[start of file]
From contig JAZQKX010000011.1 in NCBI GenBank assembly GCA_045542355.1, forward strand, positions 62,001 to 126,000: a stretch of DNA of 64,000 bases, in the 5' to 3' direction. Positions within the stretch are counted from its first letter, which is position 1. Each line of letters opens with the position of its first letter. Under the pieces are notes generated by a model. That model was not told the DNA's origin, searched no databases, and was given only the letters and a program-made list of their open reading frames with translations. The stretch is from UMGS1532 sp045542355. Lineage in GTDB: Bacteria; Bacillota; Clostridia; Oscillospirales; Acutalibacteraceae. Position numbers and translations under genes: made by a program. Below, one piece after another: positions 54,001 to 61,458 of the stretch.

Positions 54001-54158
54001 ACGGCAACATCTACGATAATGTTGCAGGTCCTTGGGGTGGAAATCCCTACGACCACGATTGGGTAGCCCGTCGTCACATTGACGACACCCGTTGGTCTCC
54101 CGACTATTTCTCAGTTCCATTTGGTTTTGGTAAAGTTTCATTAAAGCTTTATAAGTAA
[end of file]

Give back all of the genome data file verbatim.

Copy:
From contig JAZQKX010000011.1 in NCBI GenBank assembly GCA_045542355.1, forward strand, positions 62,001 to 126,000: a stretch of DNA of 64,000 bases, in the 5' to 3' direction. Positions within the stretch are counted from its first letter, which is position 1. Each line of letters opens with the position of its first letter. Under the pieces are notes generated by a model. That model was not told the DNA's origin, searched no databases, and was given only the letters and a program-made list of their open reading frames with translations. The stretch is from UMGS1532 sp045542355. Lineage in GTDB: Bacteria; Bacillota; Clostridia; Oscillospirales; Acutalibacteraceae. Position numbers and translations under genes: made by a program. Below, one piece after another: positions 54,001 to 61,458 of the stretch.

Positions 54001-54158
54001 ACGGCAACATCTACGATAATGTTGCAGGTCCTTGGGGTGGAAATCCCTACGACCACGATTGGGTAGCCCGTCGTCACATTGACGACACCCGTTGGTCTCC
54101 CGACTATTTCTCAGTTCCATTTGGTTTTGGTAAAGTTTCATTAAAGCTTTATAAGTAA